Call for Chapters: Clio Reflects. XXI Historical Fiction by Women and on Women (Tentatively by Bloomsbury)
In many literary genres as well as other modes of expression, such as cinematography, performing arts, and games, explorations of past women’s lives have become increasingly popular and evolved into a body of intellectual, psychological, and social experimentation. This movement is mirrored in the broad spectrum of genres making some claim for historicity or historical verisimilitude, such as historical novels; alternate histories; fictional biographies; historical fantasies, family sagas, mysteries, and romances; children’s and YA historical fiction; historical comic and graphic novels; and historiographic metafiction.
In such broadly-defined historical fiction, we find authors experimenting with the characters of women larger than life or obsessed with power. Rebecca F. Kuang’s female version of Mao Zedong, whose madness we experience in The Poppy War trilogy, and the women overachievers populating the oeuvre of Philippa Gregory, are prominent examples of this trend. Contemporary historical fiction also capitalises on retelling popular stories and legends. Interestingly, in it we might also find prospective solutions to the limitations placed on women by the patriarchal world – as in Madeline Miller’s Circe – or alternatives to concepts coined by male intellectuals – as in the case of Hillary Mantel’s take on hauntology. Female perspectives in the subgenres of historical fiction have also redefined the “paths” already explored mostly by men, such as Kate Moses’s fictional biography Wintering: A Novel of Sylvia Plath, or generated new typological categories, such as medical historical novels, and historical sisters-in-arms works (for example, The Help and The Hidden Figures).
We invite authors and researchers working in various academic disciplines to submit chapter proposals that look at post-2000 historical fiction, whether literary, visual and performing art, e.g., film and television series, or in games, and explore questions such as: what do women look for and, more importantly, find in the past? For what purposes and with what effects do female authors intersect historical fiction and reality? How does female historical fiction situate itself with regard to history? What insights does female historical fiction contribute to our current state of knowledge?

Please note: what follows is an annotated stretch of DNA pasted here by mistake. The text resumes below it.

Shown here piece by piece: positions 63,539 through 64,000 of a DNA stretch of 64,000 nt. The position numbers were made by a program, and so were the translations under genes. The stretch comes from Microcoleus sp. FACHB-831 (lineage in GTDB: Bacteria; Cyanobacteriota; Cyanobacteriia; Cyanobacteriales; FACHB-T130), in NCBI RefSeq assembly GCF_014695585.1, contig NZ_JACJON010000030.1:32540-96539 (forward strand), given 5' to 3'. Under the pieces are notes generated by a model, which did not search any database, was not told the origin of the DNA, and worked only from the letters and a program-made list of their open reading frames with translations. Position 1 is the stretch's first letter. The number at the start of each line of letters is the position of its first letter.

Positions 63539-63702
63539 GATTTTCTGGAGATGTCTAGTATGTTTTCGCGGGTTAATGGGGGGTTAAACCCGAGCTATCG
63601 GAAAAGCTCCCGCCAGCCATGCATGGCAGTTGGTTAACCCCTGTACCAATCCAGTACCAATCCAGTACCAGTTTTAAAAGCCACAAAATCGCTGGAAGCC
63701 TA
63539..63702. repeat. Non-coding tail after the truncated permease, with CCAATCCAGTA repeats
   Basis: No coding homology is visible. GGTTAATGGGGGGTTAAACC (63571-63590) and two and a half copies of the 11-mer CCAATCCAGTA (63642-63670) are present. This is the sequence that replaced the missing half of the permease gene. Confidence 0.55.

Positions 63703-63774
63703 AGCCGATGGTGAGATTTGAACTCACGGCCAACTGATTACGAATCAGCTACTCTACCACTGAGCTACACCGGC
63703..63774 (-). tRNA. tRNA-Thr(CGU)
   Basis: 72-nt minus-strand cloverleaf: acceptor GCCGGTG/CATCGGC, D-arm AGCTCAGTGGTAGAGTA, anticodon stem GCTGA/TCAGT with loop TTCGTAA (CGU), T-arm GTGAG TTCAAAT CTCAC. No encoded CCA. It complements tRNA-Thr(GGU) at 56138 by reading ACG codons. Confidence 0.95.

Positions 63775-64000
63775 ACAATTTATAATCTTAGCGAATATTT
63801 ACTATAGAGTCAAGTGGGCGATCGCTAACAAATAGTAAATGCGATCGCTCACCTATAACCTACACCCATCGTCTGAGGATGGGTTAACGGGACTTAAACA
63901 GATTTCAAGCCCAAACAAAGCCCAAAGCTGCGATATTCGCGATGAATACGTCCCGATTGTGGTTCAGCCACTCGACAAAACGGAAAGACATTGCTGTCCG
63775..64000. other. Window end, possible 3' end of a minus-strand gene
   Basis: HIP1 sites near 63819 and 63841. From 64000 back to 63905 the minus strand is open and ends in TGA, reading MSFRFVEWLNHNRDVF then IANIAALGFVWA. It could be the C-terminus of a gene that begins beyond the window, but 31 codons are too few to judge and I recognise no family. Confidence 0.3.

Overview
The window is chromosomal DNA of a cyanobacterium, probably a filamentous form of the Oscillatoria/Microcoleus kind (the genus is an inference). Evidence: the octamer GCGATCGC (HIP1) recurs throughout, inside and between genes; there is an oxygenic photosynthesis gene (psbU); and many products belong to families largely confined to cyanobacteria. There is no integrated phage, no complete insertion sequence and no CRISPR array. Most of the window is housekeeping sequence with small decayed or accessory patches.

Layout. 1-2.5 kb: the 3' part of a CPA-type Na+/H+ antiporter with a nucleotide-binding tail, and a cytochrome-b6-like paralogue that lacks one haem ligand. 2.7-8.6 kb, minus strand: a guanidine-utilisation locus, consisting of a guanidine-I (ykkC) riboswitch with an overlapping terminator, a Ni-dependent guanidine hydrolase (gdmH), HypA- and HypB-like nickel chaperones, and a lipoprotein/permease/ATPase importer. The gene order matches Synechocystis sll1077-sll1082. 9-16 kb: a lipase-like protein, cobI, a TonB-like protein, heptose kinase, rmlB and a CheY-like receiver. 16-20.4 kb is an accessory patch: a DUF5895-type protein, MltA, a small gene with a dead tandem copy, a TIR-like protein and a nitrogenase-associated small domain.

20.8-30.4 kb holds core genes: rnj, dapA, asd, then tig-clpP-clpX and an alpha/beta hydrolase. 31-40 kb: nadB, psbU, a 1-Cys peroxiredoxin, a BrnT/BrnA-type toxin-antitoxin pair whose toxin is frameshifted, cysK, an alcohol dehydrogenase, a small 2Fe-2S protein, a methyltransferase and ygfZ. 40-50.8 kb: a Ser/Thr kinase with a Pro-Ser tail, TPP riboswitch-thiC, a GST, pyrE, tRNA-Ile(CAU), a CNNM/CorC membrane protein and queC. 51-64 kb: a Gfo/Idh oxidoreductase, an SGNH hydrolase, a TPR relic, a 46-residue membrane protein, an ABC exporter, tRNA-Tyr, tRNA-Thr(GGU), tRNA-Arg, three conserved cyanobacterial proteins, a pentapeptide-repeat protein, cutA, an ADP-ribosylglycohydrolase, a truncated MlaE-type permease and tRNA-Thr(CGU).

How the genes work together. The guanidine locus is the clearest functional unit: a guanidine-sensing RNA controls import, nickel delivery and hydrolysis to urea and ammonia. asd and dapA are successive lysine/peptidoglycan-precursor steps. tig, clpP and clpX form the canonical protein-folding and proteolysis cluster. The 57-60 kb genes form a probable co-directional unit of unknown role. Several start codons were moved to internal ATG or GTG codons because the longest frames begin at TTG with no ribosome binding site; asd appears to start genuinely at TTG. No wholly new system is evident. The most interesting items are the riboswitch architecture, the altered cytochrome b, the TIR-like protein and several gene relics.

Proposals of chapters could include, but are not limited to the following topics:
- social and literary influences on and of contemporary female historical fiction
- historical fiction’s critical diagnoses of the present and engagement in current social problems
- female ways of reimagining the past in various media – from historical novels to strategic games and beyond
- reshaping, blurring, and transgressing the limits of the historical fiction subgenres
- changing representations of female historical figures (especially women in power)
- female wisdom – views and concepts non-existent within or alternative to male views and concepts
- female perspectives on the dominant discourse on history
- female historical truth and ways of knowing the past
- female participation in the construction of history
- entanglements of female historical knowledge with politics of memory, epistemic authorities, historical turns, and paradigm shifts
- female configurations of subjectivity and forms of community and individuality
- social, psychological, and intellectual mechanisms employed by women to protect themselves and fight against imposed patriarchal constraints
- female reshapings of the patriarchal language forms
The book editors – Michael Joseph (Rutgers University, USA, https://orcid.org/0000-0002-8117-5739) and Alicja Bemben (University of Silesia, Poland, https://orcid.org/0000-0002-7342-7748) – will be happy to consider relevant proposals from both experienced scholars and young academics at the start of their careers, as well as doctoral and graduate students. We strongly encourage contributions focusing on works from Asia and nations usefully referred to as The Global South. Only previously unpublished texts will be considered.
Submit titles, abstracts (about 600 words), and biographical notes (about 50 words) by 20 May 2022 to firstname.lastname@example.org and email@example.com. Please, make sure that the abstract explicitly states your proposed thesis, research methods and techniques, and the prospective structure of your chapter.
* Abstract submission: 20 May 2022
* Acceptance notice: 30 May 2022
* Draft chapter submission: 20 October 2022
* Final chapter submission: 20 December 2022 (5000-7000 words, all-inclusive)
No payment from the authors is required.